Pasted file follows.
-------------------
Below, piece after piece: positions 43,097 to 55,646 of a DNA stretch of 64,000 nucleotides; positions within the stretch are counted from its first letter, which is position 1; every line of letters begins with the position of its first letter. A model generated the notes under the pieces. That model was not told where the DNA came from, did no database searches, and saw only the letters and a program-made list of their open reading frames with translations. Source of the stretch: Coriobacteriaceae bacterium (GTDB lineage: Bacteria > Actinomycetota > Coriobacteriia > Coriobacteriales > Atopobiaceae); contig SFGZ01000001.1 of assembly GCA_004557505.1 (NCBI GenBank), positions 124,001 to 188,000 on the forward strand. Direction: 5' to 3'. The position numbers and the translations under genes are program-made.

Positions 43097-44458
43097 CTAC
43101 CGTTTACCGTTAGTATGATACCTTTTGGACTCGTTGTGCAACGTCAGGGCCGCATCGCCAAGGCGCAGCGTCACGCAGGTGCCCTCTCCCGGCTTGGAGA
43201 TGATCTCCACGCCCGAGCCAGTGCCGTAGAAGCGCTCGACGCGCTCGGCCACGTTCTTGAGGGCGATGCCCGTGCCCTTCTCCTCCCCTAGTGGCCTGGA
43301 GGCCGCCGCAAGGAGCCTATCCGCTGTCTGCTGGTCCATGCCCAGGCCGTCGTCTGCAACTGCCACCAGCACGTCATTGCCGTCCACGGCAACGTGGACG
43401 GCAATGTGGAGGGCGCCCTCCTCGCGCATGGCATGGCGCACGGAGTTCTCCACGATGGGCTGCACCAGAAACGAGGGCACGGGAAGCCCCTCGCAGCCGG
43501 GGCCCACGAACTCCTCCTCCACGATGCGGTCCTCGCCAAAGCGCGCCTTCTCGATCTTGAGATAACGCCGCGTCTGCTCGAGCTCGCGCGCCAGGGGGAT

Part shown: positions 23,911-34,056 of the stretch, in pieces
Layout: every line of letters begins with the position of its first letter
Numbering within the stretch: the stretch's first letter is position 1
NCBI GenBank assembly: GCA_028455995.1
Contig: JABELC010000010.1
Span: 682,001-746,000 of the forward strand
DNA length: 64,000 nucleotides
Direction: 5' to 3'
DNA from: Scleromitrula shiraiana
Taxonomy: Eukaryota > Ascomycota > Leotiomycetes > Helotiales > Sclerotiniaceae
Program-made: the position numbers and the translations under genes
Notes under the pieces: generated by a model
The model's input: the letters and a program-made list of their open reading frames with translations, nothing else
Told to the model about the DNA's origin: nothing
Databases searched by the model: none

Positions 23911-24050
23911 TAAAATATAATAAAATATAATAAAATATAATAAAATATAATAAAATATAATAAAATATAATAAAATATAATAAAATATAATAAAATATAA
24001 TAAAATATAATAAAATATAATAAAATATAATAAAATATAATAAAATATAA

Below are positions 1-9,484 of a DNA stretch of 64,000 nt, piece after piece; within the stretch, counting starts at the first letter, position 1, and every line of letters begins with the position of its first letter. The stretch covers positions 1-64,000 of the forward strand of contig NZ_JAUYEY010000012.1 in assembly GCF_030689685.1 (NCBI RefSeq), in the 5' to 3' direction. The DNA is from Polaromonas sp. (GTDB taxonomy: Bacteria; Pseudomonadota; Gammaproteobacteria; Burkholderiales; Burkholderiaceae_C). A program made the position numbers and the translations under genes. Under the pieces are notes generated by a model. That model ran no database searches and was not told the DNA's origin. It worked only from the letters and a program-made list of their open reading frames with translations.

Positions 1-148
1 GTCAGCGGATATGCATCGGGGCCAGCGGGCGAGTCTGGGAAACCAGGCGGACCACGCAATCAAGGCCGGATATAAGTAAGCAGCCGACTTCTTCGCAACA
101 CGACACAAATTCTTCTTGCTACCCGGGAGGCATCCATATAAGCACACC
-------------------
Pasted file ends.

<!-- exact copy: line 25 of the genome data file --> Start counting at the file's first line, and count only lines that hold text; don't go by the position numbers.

23911 TAAAATATAATAAAATATAATAAAATATAATAAAATATAATAAAATATAATAAAATATAATAAAATATAATAAAATATAATAAAATATAA